The danger posed by avalanches was brought home this week with at least six people killed in the Swiss Alps. New technology could lower the risks.
Researchers at the Federal Institute for Snow and Avalanche Research are working on a two-dimensional computer model to make natural hazards like avalanches more predictable.
The single, most tragic incident of the season occurred on Monday when three members of a group of backcountry skiers from Germany were swept to their deaths by an avalanche near Disentis in canton Graubünden.
The authorities said the group was well equipped with avalanche rescue gear, but were skiing in a mountainous area where the avalanche risk was rated "considerable" at the time. This is when backcountry skiers are advised to exercise extreme caution.
But because the precise time, place and scale of an avalanche is impossible to predict, researchers at the institute in Davos are currently working on a new simulation tool, which, when ready by the end of this year or early in 2007, should remove some of the guesswork.
"We can simulate more complicated problems," scientist Marc Christen told swissinfo about the two-dimensional aspect of the Rapid Mass Movements (Ramms) computer model which also integrates debris flows (such as landslides) and rock falls.
"If you have an avalanche release zone, you get a better impression of where the snow will descend, for instance, how much will go down on the left or right side," he explained.
The research centre is responsible for issuing avalanche warnings in Switzerland and sending other data to the regional authorities so they can produce hazard maps, and therefore the new simulation tool should make planning easier.
"Practitioners and civil engineers want to know about velocities, pressure forces, snow and mud heights, and this will give it to them," Christen said.
An exciting aspect of the Ramms model is the capability to figure in snow cover and terrain, and so-called mitigating features, such as forests or man-made barriers that can prevent or slow hazardous flows.
"The goal is then to calculate all the different modules for an area to produce a comprehensive natural hazard map, and not just for avalanches," Christen added.
The snow pack module can, for instance, calculate interactions between snow accumulation and the formation of an avalanche.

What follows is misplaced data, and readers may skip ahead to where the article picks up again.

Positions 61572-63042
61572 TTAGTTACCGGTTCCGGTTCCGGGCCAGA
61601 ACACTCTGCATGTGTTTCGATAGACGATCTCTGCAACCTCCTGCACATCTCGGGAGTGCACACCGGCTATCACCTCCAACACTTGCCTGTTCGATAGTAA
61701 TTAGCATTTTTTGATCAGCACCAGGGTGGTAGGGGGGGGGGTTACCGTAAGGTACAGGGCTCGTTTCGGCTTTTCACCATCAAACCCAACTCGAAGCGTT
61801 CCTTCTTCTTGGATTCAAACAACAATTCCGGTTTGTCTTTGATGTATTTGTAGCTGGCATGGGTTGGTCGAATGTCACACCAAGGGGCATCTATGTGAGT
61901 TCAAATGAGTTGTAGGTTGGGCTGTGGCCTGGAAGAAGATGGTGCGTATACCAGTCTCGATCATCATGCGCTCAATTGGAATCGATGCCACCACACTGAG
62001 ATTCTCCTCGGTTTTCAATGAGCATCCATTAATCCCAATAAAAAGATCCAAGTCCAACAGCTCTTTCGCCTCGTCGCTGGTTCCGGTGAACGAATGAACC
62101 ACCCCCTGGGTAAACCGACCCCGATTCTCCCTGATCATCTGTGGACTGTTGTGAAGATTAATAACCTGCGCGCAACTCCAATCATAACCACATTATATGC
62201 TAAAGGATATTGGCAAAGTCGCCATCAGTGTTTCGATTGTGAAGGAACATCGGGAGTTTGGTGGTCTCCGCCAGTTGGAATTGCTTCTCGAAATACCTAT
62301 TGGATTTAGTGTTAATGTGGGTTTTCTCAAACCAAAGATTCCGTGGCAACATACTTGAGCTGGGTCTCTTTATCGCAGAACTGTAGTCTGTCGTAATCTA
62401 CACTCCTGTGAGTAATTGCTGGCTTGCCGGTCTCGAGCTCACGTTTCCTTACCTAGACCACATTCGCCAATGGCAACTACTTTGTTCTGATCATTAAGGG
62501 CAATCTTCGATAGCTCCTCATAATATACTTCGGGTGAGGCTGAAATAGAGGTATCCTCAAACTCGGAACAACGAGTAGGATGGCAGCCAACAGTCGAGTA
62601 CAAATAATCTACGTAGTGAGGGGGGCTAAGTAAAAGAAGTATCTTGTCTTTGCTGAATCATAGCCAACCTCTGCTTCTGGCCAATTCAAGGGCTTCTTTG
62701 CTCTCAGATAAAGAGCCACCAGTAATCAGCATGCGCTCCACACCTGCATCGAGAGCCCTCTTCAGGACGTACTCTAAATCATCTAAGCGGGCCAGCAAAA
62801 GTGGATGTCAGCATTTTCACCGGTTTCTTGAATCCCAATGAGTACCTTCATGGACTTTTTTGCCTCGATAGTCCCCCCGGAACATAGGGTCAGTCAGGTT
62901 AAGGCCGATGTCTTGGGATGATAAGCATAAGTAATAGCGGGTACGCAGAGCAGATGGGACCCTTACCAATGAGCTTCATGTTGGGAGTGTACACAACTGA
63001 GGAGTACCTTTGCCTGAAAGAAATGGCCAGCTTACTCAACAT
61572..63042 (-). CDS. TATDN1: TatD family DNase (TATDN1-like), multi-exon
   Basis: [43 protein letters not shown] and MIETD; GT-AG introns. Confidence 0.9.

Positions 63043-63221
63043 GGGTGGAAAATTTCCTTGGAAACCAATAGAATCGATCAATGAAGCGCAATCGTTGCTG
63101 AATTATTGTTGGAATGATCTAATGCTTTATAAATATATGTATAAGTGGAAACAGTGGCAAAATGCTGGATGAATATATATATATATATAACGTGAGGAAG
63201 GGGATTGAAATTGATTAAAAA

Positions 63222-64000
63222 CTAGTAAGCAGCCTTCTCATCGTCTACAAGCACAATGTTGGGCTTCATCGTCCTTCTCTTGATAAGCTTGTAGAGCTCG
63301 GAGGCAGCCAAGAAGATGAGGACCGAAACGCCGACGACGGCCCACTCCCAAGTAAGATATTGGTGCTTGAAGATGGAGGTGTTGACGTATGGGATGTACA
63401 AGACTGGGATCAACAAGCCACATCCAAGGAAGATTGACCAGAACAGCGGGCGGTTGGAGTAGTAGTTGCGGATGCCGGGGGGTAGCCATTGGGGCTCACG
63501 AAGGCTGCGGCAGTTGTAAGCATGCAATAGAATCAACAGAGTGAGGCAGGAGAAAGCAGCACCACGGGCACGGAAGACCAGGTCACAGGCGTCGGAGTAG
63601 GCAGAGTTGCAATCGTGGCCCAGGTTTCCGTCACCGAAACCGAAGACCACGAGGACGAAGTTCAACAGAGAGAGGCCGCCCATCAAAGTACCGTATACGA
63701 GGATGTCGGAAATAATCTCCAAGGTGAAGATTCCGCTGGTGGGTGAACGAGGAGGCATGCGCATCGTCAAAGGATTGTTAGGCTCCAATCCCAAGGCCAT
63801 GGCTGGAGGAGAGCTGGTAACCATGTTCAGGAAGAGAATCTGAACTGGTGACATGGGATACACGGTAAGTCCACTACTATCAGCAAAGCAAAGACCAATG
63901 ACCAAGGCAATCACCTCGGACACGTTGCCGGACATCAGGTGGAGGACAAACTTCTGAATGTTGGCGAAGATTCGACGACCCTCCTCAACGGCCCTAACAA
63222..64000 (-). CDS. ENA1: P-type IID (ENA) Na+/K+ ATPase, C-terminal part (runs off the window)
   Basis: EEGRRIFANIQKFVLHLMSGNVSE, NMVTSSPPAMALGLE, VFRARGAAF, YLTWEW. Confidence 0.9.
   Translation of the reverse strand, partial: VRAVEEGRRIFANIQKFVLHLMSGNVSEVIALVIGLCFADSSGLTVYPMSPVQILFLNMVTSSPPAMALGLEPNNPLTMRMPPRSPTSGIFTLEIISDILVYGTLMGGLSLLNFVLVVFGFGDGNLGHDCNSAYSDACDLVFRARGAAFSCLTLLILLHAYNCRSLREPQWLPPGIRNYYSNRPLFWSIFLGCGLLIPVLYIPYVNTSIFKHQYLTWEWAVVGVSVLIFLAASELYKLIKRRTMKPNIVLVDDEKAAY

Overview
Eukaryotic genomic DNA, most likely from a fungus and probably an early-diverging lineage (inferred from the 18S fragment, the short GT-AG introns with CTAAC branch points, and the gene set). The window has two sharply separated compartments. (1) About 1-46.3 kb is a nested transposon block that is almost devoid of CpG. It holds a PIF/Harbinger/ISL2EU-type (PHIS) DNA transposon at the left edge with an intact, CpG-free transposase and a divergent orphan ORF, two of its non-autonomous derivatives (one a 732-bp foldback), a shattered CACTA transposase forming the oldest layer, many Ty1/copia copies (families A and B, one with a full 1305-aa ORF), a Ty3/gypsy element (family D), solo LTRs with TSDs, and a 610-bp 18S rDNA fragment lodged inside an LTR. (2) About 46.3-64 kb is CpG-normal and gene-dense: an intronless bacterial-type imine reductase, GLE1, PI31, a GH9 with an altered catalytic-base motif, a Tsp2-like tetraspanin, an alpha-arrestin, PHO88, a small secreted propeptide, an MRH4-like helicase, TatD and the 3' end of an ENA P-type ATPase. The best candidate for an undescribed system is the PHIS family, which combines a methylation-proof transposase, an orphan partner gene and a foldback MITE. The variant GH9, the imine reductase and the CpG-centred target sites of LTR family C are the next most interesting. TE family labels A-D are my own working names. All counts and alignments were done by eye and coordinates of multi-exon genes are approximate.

Avalanche modelling is already quite advanced, according to the scientist, with much work still needing to be done on other kinds of debris flows.
Landslides frequently occur in late spring and summer, triggered by rapid snow melt and intense thunderstorms.
Landslides and flooding caused by torrential rains last August killed six people in the country.
The institute estimates that there have been 500 significant debris flows in the country over the past 30 years, resulting in 20 fatalities and approximately SFr360 million ($285 million) worth of damage to infrastructure.
While the dangers of being at work or play in the mountains are not to be underestimated, the institute believes Switzerland has come a long way as far as risk management is concerned.
Less than 20 people were killed in the first few months of 1999 which went down as one of the worst years on record for avalanches.
It has been compared to the "avalanche winter" of 1951 when almost 100 people died, even though there were fewer people living, working or on holiday in the Swiss Alps that year.
swissinfo, Dale Bechtel in Davos
The Swiss Federal Institute for Snow and Avalanche Research was founded in 1931 in Bern.
The first "snow laboratory" was built at 2,662m on the Weissfluhjoch above Davos five years later.
The institute does research and publishes daily avalanche warning bulletins for Switzerland.
It was integrated into the Swiss Federal Institute for Forest, Snow and Landscape Research in 1989.